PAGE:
Each year in Australia there are approximately 2 million hospital admissions for surgical services (Australia’s Health, 2008) and this number is set to grow significantly, with forecasts of at least a 22% increase by 2021 (Birrell, Hawthorne & Rapson, 2003). Surprisingly, for such a high-risk high-volume specialty, we have very little data on perioperative adverse events. This lack of even basic data means that we are unable to track event rates, leaving us oblivious to the full extent of the problem.

Research on intraoperative adverse events tells us that the rate of major complications is between 3-16%, with a mortality rate of 0.4-0.8%. (Kable, Gibbered & Spigelman, 2002; Gawande et al, 1999). Applying the lowest of these rates (3% & 0.4%) to Australia’s surgical population reveals that a staggering 60,000 patients annually suffer significant complications, with 8000 patients dieing during or immediately after surgery as a result of adverse events. This is indeed a significant number, and given that the research indicates that nearly half of these events are preventable (Kable, Gibbered & Spigelman, 2002; Gawande et al, 1999), one that clearly needs addressing.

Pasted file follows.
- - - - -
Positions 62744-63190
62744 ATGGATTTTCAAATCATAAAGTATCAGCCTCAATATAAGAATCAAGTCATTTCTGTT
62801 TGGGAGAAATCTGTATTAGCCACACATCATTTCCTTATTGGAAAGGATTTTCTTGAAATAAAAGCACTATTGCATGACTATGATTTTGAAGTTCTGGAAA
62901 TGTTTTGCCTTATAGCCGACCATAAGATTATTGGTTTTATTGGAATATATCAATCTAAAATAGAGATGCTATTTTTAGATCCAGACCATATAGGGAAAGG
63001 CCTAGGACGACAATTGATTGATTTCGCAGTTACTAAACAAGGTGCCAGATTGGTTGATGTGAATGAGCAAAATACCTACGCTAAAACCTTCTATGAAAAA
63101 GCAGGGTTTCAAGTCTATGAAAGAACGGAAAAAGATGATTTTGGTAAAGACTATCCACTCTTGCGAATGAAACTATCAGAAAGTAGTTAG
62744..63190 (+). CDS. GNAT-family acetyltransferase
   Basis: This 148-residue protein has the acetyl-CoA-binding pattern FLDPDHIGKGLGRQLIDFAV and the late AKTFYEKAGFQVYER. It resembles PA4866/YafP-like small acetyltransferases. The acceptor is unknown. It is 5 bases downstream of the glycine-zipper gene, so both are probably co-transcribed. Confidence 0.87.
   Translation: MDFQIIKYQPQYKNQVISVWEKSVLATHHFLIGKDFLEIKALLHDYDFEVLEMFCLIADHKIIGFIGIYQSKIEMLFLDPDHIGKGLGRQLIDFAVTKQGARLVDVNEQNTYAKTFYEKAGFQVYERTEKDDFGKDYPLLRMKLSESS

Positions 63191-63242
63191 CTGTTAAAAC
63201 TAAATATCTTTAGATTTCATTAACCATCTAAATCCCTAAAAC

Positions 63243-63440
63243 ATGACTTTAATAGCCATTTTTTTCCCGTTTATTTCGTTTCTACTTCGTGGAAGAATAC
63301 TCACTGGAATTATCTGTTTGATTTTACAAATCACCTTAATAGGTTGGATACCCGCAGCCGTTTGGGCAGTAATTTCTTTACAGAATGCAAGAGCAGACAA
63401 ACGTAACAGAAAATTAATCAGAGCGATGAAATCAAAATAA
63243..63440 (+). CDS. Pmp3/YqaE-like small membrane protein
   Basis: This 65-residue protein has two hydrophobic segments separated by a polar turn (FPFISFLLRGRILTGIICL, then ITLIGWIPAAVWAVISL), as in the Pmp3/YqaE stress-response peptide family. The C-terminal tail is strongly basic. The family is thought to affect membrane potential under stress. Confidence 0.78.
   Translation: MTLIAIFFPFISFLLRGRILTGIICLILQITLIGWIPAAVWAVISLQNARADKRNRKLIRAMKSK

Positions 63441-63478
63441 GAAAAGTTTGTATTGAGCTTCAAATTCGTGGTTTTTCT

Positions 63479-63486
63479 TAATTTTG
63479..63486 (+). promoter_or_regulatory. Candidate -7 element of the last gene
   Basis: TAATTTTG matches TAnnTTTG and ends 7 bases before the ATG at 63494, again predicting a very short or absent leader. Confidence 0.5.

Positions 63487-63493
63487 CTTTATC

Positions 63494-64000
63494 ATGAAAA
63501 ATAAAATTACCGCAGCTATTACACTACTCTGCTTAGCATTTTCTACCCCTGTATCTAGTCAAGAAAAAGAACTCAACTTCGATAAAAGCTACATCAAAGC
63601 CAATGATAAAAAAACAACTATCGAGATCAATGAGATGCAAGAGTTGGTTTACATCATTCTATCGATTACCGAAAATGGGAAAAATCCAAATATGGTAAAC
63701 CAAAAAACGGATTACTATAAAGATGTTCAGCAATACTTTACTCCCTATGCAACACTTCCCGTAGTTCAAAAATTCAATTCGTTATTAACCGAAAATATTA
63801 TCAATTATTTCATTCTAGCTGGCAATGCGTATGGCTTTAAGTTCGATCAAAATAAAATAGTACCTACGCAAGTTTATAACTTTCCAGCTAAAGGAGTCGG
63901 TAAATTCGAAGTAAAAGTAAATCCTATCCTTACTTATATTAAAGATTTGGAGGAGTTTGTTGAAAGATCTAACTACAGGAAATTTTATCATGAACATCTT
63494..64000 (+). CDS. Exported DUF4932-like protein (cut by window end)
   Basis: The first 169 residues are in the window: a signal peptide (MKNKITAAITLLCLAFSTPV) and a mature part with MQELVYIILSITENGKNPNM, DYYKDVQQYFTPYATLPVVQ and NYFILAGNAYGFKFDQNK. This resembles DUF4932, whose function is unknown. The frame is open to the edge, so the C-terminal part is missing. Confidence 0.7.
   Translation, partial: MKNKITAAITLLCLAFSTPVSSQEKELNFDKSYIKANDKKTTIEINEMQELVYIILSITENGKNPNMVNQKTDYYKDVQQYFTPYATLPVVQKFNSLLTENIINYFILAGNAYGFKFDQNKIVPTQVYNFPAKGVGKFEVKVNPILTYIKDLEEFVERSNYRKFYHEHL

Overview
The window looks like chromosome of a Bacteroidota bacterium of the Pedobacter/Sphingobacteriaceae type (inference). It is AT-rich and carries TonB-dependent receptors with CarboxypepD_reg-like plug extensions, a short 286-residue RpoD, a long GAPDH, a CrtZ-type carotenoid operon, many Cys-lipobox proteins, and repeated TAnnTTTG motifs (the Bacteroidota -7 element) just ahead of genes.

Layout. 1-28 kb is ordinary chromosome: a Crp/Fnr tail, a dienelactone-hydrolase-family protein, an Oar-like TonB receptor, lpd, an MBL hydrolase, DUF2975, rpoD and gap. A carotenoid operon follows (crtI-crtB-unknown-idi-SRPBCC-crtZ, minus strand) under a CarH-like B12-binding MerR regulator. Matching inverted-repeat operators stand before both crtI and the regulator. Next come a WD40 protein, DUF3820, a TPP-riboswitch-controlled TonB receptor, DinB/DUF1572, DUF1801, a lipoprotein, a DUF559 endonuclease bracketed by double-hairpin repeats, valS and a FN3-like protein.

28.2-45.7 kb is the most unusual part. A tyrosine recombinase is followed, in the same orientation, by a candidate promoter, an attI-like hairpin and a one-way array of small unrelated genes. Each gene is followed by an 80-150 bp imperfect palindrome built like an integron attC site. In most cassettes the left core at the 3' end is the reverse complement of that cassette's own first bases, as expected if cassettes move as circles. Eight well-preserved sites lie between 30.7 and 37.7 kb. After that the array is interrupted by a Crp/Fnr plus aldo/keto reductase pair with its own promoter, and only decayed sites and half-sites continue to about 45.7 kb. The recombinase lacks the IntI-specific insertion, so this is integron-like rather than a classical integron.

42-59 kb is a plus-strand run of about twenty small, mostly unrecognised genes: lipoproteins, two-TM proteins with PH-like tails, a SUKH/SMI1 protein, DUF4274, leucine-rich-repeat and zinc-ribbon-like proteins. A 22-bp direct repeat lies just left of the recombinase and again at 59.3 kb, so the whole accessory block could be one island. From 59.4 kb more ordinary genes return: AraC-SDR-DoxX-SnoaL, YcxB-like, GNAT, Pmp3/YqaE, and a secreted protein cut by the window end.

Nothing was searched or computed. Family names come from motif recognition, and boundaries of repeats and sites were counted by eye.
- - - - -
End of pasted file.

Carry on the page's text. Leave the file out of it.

This paper will review the research on perioperative safety and adverse events and examine some of the safety strategies put forward in the new World Health Organizations (WHO) Guidelines for Safe Surgery. These guidelines were developed for the WHO by renowned perioperative safety champion Dr Atul Gawande and contain recommendations for ‘safer surgery practices’ that have been demonstrated to reduce adverse events.


perioperative safety, safer surgery, World Health Organisation, adverse events


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